Interrogate The Integration Expert

Fire Classification and Usage
How do you know you are using the correct exit devices when it comes to fire classification?

A: With all these accessories available to the designer, the exit device truly represents one of the most highly integrated system devices used in security. Exit devices are classified as either Accident Hazard Devices or Fire Exit Hardware. Both are designed to provide unrestricted exit with a free path of egress. However, Fire Exit Hardware has additional design features intended to keep a fire door latched to prevent the spread of smoke and fire, thus maintaining the integrity of the fire assembly.

If the subject door is fire rated, then any hardware applied to the door shall be listed and approved for use on the door. A fire rated door is specified when fire containment is required. Using anything other than components specified for the particular fire door assembly, or, in many instances, modifying the door in any way will nullify the rating on the door.

If the subject door is an Emergency Exit, then the emergency exit device must be listed for this application. Emergency exit devices are specified on doors deemed to be essential for the safe egress of the building occupants.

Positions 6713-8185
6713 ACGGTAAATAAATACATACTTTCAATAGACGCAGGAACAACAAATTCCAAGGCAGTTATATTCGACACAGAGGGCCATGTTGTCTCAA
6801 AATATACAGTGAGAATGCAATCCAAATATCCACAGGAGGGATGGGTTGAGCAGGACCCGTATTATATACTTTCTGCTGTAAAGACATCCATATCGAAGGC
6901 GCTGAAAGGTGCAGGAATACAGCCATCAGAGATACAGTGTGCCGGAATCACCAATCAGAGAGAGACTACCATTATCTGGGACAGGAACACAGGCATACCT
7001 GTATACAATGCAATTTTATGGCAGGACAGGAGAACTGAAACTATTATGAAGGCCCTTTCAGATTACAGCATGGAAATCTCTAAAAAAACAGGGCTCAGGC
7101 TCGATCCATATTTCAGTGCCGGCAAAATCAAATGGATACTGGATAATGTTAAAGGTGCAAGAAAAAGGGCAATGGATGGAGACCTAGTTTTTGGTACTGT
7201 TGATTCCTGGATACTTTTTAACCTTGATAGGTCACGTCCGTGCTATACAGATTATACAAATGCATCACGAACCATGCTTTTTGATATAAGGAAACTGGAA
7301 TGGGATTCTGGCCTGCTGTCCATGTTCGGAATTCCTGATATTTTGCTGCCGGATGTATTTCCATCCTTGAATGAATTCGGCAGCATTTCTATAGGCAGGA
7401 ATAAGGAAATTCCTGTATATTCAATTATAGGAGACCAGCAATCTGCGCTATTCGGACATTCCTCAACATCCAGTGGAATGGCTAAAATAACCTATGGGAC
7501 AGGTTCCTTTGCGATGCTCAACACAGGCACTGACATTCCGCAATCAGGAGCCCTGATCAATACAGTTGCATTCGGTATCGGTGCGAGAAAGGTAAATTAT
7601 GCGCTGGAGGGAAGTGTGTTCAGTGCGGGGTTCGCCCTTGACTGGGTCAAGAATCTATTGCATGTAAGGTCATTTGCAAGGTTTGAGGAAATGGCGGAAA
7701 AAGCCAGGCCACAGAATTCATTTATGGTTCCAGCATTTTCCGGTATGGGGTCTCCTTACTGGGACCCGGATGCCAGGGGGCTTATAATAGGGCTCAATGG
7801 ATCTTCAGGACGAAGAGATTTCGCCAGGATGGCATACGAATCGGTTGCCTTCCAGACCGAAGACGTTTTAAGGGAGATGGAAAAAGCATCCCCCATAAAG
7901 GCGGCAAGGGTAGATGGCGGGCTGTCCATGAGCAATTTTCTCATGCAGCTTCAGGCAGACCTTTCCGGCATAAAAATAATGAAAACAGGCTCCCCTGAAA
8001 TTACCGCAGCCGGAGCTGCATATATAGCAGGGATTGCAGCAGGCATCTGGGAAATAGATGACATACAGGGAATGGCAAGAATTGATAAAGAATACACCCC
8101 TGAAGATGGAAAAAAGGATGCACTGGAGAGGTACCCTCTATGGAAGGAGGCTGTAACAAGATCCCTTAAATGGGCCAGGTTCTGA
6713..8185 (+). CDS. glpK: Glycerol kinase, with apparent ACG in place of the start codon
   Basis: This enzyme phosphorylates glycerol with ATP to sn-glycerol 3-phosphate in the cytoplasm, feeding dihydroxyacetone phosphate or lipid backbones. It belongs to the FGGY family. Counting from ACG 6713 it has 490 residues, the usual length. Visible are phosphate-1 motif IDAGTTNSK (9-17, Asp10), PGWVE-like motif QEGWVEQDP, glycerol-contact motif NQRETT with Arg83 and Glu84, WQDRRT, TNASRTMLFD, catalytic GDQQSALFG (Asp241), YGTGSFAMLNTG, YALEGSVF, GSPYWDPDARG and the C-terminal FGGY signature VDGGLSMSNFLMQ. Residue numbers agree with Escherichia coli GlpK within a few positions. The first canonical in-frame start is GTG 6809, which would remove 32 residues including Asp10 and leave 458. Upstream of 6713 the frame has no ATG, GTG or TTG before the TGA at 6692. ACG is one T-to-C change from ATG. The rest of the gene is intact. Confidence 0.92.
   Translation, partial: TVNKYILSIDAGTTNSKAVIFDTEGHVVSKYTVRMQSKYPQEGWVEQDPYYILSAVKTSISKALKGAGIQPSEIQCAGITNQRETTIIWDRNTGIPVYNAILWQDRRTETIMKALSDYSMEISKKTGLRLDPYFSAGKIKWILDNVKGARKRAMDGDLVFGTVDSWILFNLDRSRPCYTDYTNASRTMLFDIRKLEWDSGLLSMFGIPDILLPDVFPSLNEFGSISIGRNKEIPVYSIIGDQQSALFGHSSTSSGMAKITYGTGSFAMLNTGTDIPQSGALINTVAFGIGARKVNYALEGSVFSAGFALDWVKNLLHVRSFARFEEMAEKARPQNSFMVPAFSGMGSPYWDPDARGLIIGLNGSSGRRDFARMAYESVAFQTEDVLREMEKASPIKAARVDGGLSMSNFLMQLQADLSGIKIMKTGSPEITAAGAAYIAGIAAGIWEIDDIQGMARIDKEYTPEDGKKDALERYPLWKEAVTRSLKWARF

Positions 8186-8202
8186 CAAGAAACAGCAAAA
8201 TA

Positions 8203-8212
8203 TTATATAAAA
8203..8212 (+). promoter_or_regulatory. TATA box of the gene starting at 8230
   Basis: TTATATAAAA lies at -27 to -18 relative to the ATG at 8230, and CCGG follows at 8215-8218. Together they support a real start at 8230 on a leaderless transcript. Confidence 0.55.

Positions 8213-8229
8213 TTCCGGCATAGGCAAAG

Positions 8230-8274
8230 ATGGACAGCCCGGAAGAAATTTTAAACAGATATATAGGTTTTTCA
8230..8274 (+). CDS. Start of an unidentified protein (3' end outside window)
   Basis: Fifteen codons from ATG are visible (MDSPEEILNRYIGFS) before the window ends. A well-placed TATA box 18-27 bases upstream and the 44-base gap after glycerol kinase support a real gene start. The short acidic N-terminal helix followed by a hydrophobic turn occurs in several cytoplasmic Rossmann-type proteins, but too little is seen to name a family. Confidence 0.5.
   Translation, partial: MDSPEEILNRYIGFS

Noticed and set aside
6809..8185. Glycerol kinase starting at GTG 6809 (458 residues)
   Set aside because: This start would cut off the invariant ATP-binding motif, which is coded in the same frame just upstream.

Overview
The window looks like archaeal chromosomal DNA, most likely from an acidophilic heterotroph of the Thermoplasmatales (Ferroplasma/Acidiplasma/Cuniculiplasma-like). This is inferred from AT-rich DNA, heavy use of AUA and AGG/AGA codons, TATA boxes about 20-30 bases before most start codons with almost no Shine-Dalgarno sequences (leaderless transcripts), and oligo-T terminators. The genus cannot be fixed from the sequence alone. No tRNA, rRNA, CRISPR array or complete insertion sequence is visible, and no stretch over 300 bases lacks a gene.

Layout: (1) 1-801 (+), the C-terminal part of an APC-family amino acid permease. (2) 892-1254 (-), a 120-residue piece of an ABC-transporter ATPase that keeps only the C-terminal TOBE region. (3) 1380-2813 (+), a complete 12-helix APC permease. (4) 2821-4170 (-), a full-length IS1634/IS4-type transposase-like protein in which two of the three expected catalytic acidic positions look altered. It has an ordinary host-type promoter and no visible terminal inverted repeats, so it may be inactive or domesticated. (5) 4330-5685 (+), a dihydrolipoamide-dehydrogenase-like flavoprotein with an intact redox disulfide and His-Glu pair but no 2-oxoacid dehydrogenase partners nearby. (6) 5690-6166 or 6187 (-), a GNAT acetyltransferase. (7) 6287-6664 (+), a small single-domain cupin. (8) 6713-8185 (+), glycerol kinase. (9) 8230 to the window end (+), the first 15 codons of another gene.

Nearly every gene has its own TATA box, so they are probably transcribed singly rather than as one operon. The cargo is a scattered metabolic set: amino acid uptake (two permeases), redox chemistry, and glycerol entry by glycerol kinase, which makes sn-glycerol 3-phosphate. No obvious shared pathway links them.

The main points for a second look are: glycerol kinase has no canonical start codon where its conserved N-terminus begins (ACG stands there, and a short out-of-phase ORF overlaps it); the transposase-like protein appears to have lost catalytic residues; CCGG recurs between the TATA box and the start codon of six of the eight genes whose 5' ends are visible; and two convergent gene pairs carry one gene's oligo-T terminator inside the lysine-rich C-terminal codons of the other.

In order to assure that Fire Exit Hardware will always latch, the devices are not permitted to have a mechanical "dogging" feature which normally is available with exit devices listed as Accident Hazard. Although mechanical dogging is not allowed on fire exit hardware, there are several manufacturers who have listed electrical dogging devices. These units may hold the latch retracted only if they are connected into the building's fire/smoke alarm system. When the alarm is activated, the latch is released and immediately provides the positive latching needed for a fire assembly.

Request To Exit Signaling: For applications where the access control system is monitoring the door for "Forced Entry" or "Door Ajar" conditions, it is necessary to provide the access controller with a REX signal when the door is opened for normal egress.

Electric Door Control: It may be necessary to electrically unlock a door equipped with an exit device. For some situations, it may be preferable for the latch to physically retract. If you are dealing with a vertical rod exit device, electric latch retraction is probably your best option.

Other applications may indicate that an electric strike be used for control of the door. For mortise type exit devices, a conventional electric strike may be installed in the doorjamb. For Rim type exit devices, a special type of door strike is available designed for this application.

Electrically Actuated Trim: "Outside Trim" refers to the handle that is mounted on the exterior surface of the door to permit entry into a door with an exit device. Electrically actuated trim provides a lever on the door which will only enable entry when the access control system approves it. Electrically actuated trim may be either Fail Safe or Fail Secure. An advantage of using the electrically actuated trim is that the installer may use a conventional exit device with its positive latching and life-safety characteristics, while still being able to implement electronic access control on an opening.